Nicholas Russo, TV producer, dies at 75
Nicholas W. Russo, who raised thoroughbred horses with hi daughter at Brush Hill Farm near New Market since 1988 and was the creator and producer of a widely syndicated sports television show, "The Flying Fisherman," in the 1960s, died Saturday at Frederick Memorial Hospital of complications from diabetes. He was 75.
Mr. Russo was chairman of the board of GG Communications, which he started after producing the fishing show.
The Boston native worked as a publicity agent in Hollywood before World War II, when he served in the Army Air Forces as a bombardier stationed in the Aleutians.
Returning to Hollywood, he produced plays at the Beaux Arts Theatre and started a talent agency, Rusdan Inc., with John Danyo.
In 1952, he returned to Boston, wrote radio and television commercials and became managing director of the New England Summer Theater.
Mr. Danyo, who was also a longtime friend, said about Mr. Russo's idea for a fishing program, "Everyone in the business told him that kind of show wouldn't go." The show featured fishing authority and tackle salesman Vern Gaddis, who flew all over the country in his own plane.
The pilot of the show was an instant success when tested in New York, and the show was nominated for an Emmy award in 1967.
GG Communications specialized in children's programming and obtained the rights to foreign films, including a 1975 Japanese animated production of "The Little Mermaid." Released on videotape in 1989, the movie sold 600,000 copies, winning a sales award from the International Tape Association.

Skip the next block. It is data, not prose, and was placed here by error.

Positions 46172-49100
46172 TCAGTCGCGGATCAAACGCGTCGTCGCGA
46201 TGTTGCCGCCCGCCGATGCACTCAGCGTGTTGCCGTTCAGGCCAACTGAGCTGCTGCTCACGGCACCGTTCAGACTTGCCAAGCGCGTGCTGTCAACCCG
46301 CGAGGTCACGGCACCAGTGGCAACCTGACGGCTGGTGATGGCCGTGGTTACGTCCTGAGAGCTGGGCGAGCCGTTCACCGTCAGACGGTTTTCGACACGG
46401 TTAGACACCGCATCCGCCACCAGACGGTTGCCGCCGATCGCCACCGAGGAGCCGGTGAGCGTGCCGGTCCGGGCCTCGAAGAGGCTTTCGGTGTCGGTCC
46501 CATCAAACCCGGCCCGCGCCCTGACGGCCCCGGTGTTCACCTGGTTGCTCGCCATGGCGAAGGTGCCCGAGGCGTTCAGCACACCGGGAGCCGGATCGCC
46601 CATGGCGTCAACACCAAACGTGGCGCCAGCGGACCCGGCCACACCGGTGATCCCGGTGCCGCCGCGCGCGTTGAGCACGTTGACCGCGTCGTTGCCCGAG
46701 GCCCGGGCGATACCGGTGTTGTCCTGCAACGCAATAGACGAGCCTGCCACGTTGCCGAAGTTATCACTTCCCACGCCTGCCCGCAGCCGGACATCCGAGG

Fond of golf, Mr. Russo was a member of the Holly Hills Country Club in Frederick and the Wollaston Golf Club in Milton, Mass.
He was also a member of the board of the Joslin Diabetes Center in Boston.
He is survived by his wife of 40 years, the former Inez Clavijo; his daughter, Stephanie Peddicord of New Market; two sons, Anthony Richard Russo of Quincy, Mass., and Dr. Thomas A. Russo of Rockville; and two grandchildren.
Services were private, but the family suggested that memorial ,, contributions could be made to the Joslin Diabetes Center.
Saville C. Jett
Civic, church activist
A memorial service for Saville C. Jett, who headed many civic and church organizations in Baltimore, will be held at 11 a.m. tomorrow at the Second Presbyterian Church, 4200 St. Paul St.
Mrs. Jett, who was 89, died Tuesday of a heart ailment at her home on East 31st Street.
She was a former president of the Woman's Club of Roland Park, which incorporated as a non-profit organization, started an endowment and built an addition to its Roland Avenue clubhouse while she was in office. She also headed the Woman's Civic League, the League of Women Voters in Baltimore City, the Goucher College Alumnae Association, the Grachur Club, the Little Garden Club and the women's #i associations of the First Presbyterian Church and later the Second Presbyterian Church.
A former treasurer of the Federated Garden Clubs of Maryland, she also was a flower show judge. Collecting antique fans was another of her hobbies.
She was on the board of the YWCA and was chairman of the 1955 meeting of the Baltimore Association for Adult Education.
The first president of the auxiliary of the Greater Baltimore
An extensive reader and a member of the Friends of the Enoch Pratt Library, she belonged to the Child Study Association.
A former recording secretary of the Baltimore Chapter of the Daughters of the American Revolution, she also belonged to the Three Arts Club of Homeland and the English-Speaking Union, the Sherwood Forest Club and the Baltimore Country Club, where she started a women's nine-hole golfing group.